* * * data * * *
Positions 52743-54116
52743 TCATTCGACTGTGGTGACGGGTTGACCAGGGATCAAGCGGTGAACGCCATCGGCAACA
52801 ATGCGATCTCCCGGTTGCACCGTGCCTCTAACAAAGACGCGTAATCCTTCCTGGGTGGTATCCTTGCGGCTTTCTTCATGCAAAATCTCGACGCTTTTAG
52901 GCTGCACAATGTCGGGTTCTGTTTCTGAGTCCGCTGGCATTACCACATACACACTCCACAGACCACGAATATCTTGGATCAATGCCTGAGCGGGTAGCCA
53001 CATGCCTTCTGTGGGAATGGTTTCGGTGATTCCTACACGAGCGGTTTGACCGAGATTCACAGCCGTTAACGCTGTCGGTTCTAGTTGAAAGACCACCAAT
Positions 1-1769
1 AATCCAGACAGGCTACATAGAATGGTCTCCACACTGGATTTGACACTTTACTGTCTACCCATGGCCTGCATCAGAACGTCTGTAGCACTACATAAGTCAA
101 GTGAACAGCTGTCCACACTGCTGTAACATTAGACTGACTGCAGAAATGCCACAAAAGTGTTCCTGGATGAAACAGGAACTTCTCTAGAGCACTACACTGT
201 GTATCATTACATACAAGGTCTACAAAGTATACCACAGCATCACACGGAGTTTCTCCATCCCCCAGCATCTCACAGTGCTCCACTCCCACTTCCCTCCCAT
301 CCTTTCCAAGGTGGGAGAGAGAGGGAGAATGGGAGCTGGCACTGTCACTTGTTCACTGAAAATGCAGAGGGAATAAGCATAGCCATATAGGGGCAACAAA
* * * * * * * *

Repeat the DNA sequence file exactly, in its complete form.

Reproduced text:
Positions 52743-54116
52743 TCATTCGACTGTGGTGACGGGTTGACCAGGGATCAAGCGGTGAACGCCATCGGCAACA
52801 ATGCGATCTCCCGGTTGCACCGTGCCTCTAACAAAGACGCGTAATCCTTCCTGGGTGGTATCCTTGCGGCTTTCTTCATGCAAAATCTCGACGCTTTTAG
52901 GCTGCACAATGTCGGGTTCTGTTTCTGAGTCCGCTGGCATTACCACATACACACTCCACAGACCACGAATATCTTGGATCAATGCCTGAGCGGGTAGCCA
53001 CATGCCTTCTGTGGGAATGGTTTCGGTGATTCCTACACGAGCGGTTTGACCGAGATTCACAGCCGTTAACGCTGTCGGTTCTAGTTGAAAGACCACCAAT
Positions 1-1769
1 AATCCAGACAGGCTACATAGAATGGTCTCCACACTGGATTTGACACTTTACTGTCTACCCATGGCCTGCATCAGAACGTCTGTAGCACTACATAAGTCAA
101 GTGAACAGCTGTCCACACTGCTGTAACATTAGACTGACTGCAGAAATGCCACAAAAGTGTTCCTGGATGAAACAGGAACTTCTCTAGAGCACTACACTGT
201 GTATCATTACATACAAGGTCTACAAAGTATACCACAGCATCACACGGAGTTTCTCCATCCCCCAGCATCTCACAGTGCTCCACTCCCACTTCCCTCCCAT
301 CCTTTCCAAGGTGGGAGAGAGAGGGAGAATGGGAGCTGGCACTGTCACTTGTTCACTGAAAATGCAGAGGGAATAAGCATAGCCATATAGGGGCAACAAA